Beware the banhammer
Last Wednesday, during his monthly press conference, Colorado Springs Mayor Steve Bach said he'd be going to City Council on May 28 to tell them his opinion on what the city should do regarding recreational-marijuana stores.
"I will tell you where I'm leaning: Recreational marijuana is not only a public-safety issue of great concern to the city — the police chief can verify that for you — it is also, I believe, a very serious economic development issue."
Bach said he goes around "calling on our primary employers to thank them for being here" and asking how the city can help, and apparently they're all saying "they're very concerned about this matter." He's also not interested in the support-small-business argument.
"And when you talk about small businesses, um, I would just offer that adult bookstores are small businesses; I'm not sure we wanna allow those around the city," Bach said. "So we have to be thoughtful."
At one point, the mayor intimated that he thought Manitou Springs might similarly be considering a ban, so we checked with Mayor Marc Snyder for confirmation.
"Basically, I don't think a ban is really an option out here in Manitou: We had some pretty high numbers in support of every marijuana measure that's been on the ballot in the last few years," Snyder says in a voicemail to the Independent. "However, I have expressed concern that I don't wanna be the only jurisdiction in El Paso County that is going to allow for retail centers.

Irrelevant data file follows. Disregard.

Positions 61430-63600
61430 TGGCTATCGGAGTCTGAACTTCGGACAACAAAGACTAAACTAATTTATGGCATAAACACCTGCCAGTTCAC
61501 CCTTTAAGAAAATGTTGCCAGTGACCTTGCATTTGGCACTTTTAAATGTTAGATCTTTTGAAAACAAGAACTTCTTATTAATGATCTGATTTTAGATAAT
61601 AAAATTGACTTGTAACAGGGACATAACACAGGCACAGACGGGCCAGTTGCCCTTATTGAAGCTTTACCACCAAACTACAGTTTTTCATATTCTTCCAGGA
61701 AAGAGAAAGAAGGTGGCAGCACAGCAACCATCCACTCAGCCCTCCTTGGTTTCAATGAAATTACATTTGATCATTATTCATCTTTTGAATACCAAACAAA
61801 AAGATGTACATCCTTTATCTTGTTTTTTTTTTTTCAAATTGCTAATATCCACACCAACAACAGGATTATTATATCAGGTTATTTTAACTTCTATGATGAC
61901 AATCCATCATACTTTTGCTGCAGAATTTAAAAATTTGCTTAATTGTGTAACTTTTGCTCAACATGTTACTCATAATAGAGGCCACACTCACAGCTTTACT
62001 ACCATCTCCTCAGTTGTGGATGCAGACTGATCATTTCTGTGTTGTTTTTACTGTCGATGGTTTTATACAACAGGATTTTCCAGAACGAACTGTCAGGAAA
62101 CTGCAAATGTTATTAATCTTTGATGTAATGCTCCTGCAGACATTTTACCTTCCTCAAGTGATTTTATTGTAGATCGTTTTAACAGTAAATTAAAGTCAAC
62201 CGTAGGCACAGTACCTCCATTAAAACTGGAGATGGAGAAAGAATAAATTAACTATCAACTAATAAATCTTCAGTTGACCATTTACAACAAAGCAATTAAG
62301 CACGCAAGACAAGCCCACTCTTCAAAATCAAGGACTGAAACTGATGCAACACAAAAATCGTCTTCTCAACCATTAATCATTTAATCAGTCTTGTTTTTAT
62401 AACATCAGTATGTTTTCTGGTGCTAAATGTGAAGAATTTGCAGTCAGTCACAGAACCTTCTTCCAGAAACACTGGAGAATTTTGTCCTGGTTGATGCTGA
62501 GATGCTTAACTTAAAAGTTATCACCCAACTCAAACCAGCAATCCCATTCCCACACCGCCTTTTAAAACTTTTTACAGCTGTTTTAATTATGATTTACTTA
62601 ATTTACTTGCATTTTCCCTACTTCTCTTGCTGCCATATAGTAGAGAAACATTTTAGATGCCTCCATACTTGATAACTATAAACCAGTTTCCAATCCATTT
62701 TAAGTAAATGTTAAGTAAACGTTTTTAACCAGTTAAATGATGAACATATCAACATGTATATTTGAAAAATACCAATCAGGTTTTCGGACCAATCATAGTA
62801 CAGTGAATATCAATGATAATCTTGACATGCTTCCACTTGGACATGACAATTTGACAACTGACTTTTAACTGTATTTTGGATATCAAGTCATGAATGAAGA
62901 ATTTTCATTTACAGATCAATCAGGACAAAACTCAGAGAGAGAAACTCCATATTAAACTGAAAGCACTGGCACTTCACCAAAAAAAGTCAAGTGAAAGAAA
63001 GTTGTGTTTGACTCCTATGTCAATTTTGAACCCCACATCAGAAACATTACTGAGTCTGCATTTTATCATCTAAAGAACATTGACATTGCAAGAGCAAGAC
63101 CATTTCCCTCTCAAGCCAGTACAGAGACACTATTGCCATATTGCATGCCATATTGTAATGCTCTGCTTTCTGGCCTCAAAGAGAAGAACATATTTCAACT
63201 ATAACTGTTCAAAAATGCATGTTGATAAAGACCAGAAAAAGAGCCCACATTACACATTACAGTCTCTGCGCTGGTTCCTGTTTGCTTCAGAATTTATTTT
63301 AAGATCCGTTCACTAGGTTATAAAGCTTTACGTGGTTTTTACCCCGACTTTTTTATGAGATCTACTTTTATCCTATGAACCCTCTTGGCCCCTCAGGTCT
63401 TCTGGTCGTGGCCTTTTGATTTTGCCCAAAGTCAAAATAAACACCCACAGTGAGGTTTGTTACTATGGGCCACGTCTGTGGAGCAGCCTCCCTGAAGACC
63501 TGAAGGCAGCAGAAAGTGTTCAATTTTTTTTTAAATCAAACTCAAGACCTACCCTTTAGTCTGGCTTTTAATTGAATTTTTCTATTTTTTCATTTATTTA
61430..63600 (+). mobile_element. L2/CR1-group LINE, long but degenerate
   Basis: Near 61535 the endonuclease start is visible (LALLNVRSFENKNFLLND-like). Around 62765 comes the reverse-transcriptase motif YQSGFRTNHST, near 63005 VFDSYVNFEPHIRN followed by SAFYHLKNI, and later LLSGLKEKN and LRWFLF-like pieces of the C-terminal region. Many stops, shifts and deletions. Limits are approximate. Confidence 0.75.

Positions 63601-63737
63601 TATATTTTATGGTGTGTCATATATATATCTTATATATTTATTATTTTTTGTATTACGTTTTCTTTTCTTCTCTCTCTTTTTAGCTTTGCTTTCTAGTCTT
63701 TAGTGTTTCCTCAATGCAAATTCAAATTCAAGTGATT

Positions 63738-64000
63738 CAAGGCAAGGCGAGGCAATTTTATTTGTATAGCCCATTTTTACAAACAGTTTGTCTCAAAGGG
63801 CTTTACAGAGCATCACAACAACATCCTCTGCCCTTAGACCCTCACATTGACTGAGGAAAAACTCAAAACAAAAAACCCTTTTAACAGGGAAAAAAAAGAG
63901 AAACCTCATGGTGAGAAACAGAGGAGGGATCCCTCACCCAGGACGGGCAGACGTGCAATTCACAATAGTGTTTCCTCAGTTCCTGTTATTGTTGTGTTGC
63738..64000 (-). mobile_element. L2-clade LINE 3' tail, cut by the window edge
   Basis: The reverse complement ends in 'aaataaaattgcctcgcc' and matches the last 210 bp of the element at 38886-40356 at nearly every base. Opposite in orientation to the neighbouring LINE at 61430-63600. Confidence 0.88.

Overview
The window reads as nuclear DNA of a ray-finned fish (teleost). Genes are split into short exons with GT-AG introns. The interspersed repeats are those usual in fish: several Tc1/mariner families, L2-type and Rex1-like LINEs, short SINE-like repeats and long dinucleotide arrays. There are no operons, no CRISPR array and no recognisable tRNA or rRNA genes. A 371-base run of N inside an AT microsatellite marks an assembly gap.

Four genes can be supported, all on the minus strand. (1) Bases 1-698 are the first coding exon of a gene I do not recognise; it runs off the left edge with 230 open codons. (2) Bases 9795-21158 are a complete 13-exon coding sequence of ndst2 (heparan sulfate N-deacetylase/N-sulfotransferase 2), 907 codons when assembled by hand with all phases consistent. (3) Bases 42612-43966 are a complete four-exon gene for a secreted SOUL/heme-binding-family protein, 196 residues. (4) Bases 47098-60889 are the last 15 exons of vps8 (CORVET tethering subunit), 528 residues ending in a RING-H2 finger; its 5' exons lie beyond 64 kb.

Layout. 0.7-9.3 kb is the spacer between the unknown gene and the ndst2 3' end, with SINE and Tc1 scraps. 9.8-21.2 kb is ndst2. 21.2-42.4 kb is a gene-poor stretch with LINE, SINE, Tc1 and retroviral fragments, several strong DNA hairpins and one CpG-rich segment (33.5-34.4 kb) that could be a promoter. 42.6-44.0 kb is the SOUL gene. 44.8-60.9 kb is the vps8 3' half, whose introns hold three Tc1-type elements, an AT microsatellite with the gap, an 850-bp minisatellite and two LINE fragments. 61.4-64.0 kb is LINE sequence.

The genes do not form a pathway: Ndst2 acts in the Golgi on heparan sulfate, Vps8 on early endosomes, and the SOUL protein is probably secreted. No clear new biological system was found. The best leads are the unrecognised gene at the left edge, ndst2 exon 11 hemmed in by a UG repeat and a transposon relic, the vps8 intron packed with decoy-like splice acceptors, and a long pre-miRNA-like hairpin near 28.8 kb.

"So if that were the case, if Colorado Springs were to enact a ban, then I'd probably be looking at some type of cap — a density cap, or even just an outright limit on the number of establishments that we might allow out here in Manitou."
• Best Budz (bestbudz.mmjiq.com) has moved to the other side of North Academy Boulevard, to 3729 Austin Bluffs Pkwy. "It's a lot bigger," says employee Susannah Wachlin. Asked about expanded offerings, Wachlin says, "Hopefully, but we don't know yet."
• Last week, the Vermont legislature decriminalized possession of up to an ounce of marijuana. "The bill also replaces criminal penalties with civil fines similar to a traffic ticket," wrote the Associated Press. Gov. Peter Shumlin is expected to sign it into law.
• The monthly magazine Seattle Metropolitan told the tale, last week, of how a Pike Place Market butcher shop was experimenting with feeding bud trim to its pigs, then hosting Pot Pig Gig dinners. Butcher William von Schneidau told the magazine that the plant "gave the meat a more savory bite."